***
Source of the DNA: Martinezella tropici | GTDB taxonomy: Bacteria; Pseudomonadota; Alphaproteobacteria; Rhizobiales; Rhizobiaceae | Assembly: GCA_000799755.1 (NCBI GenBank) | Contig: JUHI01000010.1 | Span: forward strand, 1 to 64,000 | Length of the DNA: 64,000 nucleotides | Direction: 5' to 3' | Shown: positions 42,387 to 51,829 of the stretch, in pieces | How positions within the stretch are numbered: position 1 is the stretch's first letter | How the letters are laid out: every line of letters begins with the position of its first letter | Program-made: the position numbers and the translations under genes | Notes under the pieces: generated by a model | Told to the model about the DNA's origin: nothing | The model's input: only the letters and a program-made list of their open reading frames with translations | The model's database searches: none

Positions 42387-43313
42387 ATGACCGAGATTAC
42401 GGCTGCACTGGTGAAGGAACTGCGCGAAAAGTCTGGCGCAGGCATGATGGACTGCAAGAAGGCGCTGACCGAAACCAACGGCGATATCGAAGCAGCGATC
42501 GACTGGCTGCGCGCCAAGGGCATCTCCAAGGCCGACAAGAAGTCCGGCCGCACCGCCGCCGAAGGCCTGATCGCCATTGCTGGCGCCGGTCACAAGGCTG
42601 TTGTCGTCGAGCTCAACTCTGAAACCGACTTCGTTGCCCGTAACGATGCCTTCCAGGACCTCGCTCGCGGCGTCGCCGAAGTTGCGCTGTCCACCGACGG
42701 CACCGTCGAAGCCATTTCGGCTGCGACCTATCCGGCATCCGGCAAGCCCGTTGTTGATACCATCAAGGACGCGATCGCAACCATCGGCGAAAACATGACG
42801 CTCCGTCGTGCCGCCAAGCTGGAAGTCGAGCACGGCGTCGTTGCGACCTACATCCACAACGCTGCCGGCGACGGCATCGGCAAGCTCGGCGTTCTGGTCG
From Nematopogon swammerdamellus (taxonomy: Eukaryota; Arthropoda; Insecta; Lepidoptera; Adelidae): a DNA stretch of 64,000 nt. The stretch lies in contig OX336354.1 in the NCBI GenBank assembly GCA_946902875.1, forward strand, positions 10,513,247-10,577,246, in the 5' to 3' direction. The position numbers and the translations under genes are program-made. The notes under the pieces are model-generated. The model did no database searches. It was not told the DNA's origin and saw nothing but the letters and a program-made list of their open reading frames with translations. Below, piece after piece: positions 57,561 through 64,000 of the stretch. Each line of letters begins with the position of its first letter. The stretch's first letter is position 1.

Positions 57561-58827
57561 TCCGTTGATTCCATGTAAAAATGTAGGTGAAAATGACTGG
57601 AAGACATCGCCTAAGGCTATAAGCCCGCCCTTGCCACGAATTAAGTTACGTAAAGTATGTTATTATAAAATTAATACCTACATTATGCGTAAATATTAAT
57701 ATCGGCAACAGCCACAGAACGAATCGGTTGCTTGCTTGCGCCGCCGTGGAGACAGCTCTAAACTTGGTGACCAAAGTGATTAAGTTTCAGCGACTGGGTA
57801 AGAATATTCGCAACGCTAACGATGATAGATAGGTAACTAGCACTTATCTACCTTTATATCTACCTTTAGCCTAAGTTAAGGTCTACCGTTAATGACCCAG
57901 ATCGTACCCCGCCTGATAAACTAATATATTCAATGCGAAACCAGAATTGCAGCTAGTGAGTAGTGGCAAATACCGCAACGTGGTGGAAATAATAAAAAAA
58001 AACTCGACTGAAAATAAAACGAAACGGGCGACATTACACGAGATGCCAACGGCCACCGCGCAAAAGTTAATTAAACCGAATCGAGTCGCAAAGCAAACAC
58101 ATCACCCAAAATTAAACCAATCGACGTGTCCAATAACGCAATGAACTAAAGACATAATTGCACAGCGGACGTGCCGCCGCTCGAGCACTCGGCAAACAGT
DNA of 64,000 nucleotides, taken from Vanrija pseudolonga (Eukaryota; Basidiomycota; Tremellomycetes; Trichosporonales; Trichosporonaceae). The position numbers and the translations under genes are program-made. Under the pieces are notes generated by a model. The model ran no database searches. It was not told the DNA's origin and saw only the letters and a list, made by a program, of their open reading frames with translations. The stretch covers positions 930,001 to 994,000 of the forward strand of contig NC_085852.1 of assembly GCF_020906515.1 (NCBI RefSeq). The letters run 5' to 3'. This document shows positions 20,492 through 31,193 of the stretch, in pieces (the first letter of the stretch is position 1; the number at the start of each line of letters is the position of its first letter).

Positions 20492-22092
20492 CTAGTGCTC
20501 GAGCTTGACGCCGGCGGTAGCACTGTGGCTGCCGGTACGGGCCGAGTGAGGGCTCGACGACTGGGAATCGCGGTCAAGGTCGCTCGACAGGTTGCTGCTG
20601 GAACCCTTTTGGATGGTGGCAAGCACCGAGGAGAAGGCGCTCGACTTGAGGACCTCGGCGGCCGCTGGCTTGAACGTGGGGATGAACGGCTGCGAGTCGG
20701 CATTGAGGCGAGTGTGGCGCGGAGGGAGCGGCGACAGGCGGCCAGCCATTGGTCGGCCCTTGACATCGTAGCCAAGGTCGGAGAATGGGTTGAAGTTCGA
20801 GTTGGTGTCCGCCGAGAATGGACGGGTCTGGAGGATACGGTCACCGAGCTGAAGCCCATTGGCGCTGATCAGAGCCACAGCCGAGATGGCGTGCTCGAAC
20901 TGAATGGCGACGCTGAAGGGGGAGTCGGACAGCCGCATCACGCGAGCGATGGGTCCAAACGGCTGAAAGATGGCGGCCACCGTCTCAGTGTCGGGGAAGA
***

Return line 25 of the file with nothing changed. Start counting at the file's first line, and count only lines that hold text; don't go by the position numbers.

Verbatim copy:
20901 TGAATGGCGACGCTGAAGGGGGAGTCGGACAGCCGCATCACGCGAGCGATGGGTCCAAACGGCTGAAAGATGGCGGCCACCGTCTCAGTGTCGGGGAAGA